Mexico

Migrants Deported From U.S. Are in Limbo on Mexico Border

Daniela Pastrana

Along the entire two-KM stretch from the eastern part of Tijuana to the wall on the U.S. border, hundreds of people sleep in makeshift tents of cardboard and cloth, tunnel-like holes, and sewage ditches and on the bridges and the sides of the levees. The banks are strewn with trash washed down by the Tijuana River, which stinks from the sewage. This is the “city” of people who have no one. The underside of the border bridges and the banks of the concrete-lined channel are home to hundreds of deported homeless migrants.

Mexico Considers a Soda Tax

Edgardo Cervano-Soto

A proposed citywide “soda tax” failed to win enough votes in Richmond, Calif. in 2012, but that hasn’t stopped other U.S. cities, and even foreign nations, from taking notice of the concept. Last month, elected officials in Mexico announced their intent to become the first nation in the Americas to impose a tax on sugar-sweetened beverages – and they are looking to Richmond for help.

Census: U.S. Is 5th Largest Spanish-Speaking Country

Claudio Iván Remeseira

Of the 60.6 million people who spoke a language other than English at home in 2011, almost two-thirds (37.6 million) spoke Spanish. This places the U.S. as the fifth-largest Spanish-speaking country in the world –not the second one, as it is usually said— after Mexico (117 million), Spain (47.2 million), Colombia (47 million) and Argentina (41 million). The information, taken from the American Community Survey, includes nation, states and metropolitan areas.

BP in Mexico Faces First Class Action Lawsuit

Emilio Godoy

A group of Mexican citizens are preparing the first civil lawsuit in the Mexican courts against British oil company BP for the 2010 Gulf of Mexico oil spill. The plaintiffs are bringing the class action lawsuit under a 2011 reform of the Mexican constitution that allows a large number of people with a common interest in a matter to sue as a group. The civil lawsuit encompasses “damages to people living in the area or who own residential and commercial property along the coast, and people indirectly affected” by the spill. 

A Quiet Revolution Brews in Mexico

Kent Paterson

As immigrants rally in cities across the United States today, another drumbeat of protest and revolt beats loudly in southern Mexico. Beginning as a teachers’ strike against a new federal education law last February, the protest is now transforming into a broad popular movement against not only the much-touted Pact for Mexico policies of new President Enrique Pena Nieto, but also the political and economic structures they are based on.

Brazil and Mexico Come to the Aid of a Flailing Europe

Louis Nevaer

With no end in sight to Europe’s financial strains, countries in Latin America are looking on as their one-time colonizers struggle to keep popular unrest over unemployment and austerity measures at bay. Many see signs of a historical shift in the trans-Atlantic power dynamic. Some, notably Mexico and Brazil, see opportunity. In early March, hundreds of thousands of Portuguese marched from Lisbon to the city of Oporto in protest over slashed budgets.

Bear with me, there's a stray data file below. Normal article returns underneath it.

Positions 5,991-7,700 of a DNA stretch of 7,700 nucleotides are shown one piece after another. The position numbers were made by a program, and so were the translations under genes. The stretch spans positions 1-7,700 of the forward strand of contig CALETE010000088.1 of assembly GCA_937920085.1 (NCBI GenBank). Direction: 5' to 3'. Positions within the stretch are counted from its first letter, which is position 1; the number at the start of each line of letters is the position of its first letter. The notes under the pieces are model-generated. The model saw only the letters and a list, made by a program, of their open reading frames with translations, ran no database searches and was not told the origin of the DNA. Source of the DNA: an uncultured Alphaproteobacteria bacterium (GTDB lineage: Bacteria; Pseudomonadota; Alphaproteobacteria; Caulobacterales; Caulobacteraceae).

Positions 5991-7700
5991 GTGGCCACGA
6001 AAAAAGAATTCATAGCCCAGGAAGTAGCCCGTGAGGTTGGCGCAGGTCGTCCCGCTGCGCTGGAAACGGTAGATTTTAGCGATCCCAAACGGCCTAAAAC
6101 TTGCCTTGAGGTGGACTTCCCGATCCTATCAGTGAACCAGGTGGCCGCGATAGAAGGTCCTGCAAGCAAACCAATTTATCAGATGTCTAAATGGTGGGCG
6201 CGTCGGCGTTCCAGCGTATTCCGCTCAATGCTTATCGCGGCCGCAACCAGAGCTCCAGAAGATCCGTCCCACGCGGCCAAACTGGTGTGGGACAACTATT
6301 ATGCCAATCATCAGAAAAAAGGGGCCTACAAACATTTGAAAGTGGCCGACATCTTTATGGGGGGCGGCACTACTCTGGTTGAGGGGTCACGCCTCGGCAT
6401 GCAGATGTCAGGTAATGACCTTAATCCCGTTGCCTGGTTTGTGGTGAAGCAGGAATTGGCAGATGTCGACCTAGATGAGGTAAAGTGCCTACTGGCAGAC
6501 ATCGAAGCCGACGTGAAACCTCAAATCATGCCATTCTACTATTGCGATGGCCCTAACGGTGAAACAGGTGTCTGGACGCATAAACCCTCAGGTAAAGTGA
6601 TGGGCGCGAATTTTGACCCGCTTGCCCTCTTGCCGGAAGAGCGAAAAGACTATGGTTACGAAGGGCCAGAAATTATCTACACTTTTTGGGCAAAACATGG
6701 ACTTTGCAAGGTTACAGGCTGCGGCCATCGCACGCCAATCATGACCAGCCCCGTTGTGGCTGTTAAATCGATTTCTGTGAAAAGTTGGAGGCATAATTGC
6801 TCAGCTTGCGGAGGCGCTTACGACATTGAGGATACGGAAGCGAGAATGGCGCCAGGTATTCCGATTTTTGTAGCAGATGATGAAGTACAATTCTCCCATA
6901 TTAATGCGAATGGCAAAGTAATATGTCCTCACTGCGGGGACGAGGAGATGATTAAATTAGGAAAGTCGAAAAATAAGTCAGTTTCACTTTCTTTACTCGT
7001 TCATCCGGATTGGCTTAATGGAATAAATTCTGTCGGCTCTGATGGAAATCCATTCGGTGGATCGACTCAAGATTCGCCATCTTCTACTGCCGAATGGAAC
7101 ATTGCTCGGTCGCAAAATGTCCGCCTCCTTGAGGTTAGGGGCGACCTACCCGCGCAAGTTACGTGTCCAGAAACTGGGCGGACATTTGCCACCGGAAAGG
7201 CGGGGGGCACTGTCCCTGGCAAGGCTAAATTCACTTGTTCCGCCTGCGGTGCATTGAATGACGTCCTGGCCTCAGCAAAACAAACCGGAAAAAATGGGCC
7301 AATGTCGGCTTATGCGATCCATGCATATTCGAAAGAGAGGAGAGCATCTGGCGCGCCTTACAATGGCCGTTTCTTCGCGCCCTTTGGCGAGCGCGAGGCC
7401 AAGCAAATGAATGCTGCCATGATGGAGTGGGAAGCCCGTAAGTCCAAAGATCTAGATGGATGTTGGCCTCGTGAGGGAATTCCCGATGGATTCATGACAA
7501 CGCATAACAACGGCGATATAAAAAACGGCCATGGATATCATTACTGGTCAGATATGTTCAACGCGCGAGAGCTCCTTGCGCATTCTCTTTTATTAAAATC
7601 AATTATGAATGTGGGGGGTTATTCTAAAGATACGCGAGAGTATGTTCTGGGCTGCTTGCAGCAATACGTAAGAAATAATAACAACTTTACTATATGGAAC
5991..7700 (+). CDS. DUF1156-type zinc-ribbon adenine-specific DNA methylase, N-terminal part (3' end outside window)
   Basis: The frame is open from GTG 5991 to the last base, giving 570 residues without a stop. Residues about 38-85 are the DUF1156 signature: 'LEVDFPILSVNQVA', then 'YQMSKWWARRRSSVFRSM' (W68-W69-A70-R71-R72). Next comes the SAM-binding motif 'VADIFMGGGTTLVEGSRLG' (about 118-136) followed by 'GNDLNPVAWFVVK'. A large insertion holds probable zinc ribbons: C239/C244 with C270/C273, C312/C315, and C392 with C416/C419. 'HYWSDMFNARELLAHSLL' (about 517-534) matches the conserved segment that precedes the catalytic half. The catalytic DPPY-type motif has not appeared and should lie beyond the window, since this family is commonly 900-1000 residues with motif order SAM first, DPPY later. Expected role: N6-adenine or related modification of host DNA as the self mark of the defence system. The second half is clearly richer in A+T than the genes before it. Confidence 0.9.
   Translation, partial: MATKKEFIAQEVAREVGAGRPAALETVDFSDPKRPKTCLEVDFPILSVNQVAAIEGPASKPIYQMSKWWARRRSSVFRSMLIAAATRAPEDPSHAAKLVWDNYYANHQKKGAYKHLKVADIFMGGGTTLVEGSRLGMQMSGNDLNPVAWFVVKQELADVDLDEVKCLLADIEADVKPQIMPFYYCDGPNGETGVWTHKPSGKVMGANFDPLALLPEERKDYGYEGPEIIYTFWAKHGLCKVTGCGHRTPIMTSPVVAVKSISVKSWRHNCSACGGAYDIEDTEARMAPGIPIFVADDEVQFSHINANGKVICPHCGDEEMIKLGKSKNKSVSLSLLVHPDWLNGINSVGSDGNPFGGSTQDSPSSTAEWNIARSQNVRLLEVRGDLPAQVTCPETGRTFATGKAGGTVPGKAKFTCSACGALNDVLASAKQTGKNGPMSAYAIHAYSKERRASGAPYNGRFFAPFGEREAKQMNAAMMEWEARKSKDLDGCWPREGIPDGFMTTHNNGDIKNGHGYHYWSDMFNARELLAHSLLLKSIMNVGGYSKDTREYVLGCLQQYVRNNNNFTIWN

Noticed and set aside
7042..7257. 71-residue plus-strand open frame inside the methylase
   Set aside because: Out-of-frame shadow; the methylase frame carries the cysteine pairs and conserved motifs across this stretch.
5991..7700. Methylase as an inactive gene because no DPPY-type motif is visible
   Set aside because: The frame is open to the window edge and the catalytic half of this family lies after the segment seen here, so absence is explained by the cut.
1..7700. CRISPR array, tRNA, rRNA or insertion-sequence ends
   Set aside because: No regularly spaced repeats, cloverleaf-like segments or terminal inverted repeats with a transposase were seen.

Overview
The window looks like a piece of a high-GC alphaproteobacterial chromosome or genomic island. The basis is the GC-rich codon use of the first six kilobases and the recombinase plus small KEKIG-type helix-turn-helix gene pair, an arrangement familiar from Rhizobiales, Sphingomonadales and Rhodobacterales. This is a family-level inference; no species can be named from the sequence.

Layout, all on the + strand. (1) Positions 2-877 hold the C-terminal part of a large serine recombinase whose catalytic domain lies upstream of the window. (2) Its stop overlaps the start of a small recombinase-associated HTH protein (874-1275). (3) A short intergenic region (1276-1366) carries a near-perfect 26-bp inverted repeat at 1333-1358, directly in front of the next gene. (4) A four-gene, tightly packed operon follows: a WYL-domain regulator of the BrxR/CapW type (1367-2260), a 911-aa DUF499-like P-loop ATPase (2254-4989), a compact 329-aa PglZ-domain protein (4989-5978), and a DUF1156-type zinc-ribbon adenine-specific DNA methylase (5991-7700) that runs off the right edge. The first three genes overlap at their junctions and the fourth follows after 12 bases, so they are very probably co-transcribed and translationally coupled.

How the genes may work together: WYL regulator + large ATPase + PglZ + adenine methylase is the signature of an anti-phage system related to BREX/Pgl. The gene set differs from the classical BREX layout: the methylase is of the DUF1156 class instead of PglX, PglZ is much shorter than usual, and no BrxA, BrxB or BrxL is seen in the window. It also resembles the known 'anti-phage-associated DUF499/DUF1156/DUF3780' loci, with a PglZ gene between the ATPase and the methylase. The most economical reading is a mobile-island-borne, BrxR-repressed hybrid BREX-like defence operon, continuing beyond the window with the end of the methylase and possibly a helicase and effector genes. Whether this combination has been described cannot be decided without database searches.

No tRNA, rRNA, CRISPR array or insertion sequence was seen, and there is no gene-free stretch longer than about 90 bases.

Recent Housing Boom Draws Exiles Back to Cuba

Louis E.V. Nevaer

Just over a year after the Cuban government permitted the first sale of real estate between private parties, a housing boom is emerging in Havana. Fueled by an influx of foreign capital, much of it from Mexico, for Cuban exiles the boom is proving to be a major draw. It also comes amid signs that the Castro regime, which has ruled Cuba since 1959, may be nearing its end. Since November of 2011, when the country saw its first real estate deal in half a century, there has been a sustained rise in housing prices, particularly in Havana. 

Mexican Drug Cartels Flock to Spain to Set Up Base

Louis E.V. Nevaer

The economic crisis in Spain, with a crippling jobless rate at 26 percent and labor strikes growing violent, has unleashed a brutal turf war between rival Latin American drug cartels. Spain’s rapid economic and social collapse in the second half of 2012 created compelling opportunities for drug cartels from Mexico to “relocate” their operations. The conflict between rival Colombian and Mexican drug cartels for domination of Spain is producing an unprecedented “turf” war.

As Euro Crisis Shakes Europe, Spaniards Seek Employment Elsewhere

Louis E.V. Nevaer

The most fashionable accessory in Mexico City this winter is ... a Spaniard. As the euro crisis shakes Spain to its core, thousands of young Spanish professionals are leaving their homeland in search of employment. The result is a mass exodus of young, educated Spaniards -- a massive brain drain, the likes of which have not been seen since the end of the Spanish Civil War in 1939. Mexico, with its historic, cultural and linguistic ties to Spain, has become a leading destination for Spaniards in the Western Hemisphere. 

Is Mexico the New Land of Opportunity?

Kent Paterson

U.S. media coverage of Mexican migration themes focuses on the outflow of people from south of the border to north of the border. But for some, Mexico is viewed as a land of opportunity and a promising new home. Despite the well-publicized violence that slammed Mexico in recent years, the country continued to attract immigrants. A new study released this month by the Organization of American States (OAS) reported that the documented, foreign-born population in the country increased 45 percent from 2005 to 2010, reaching 850,000 people. 

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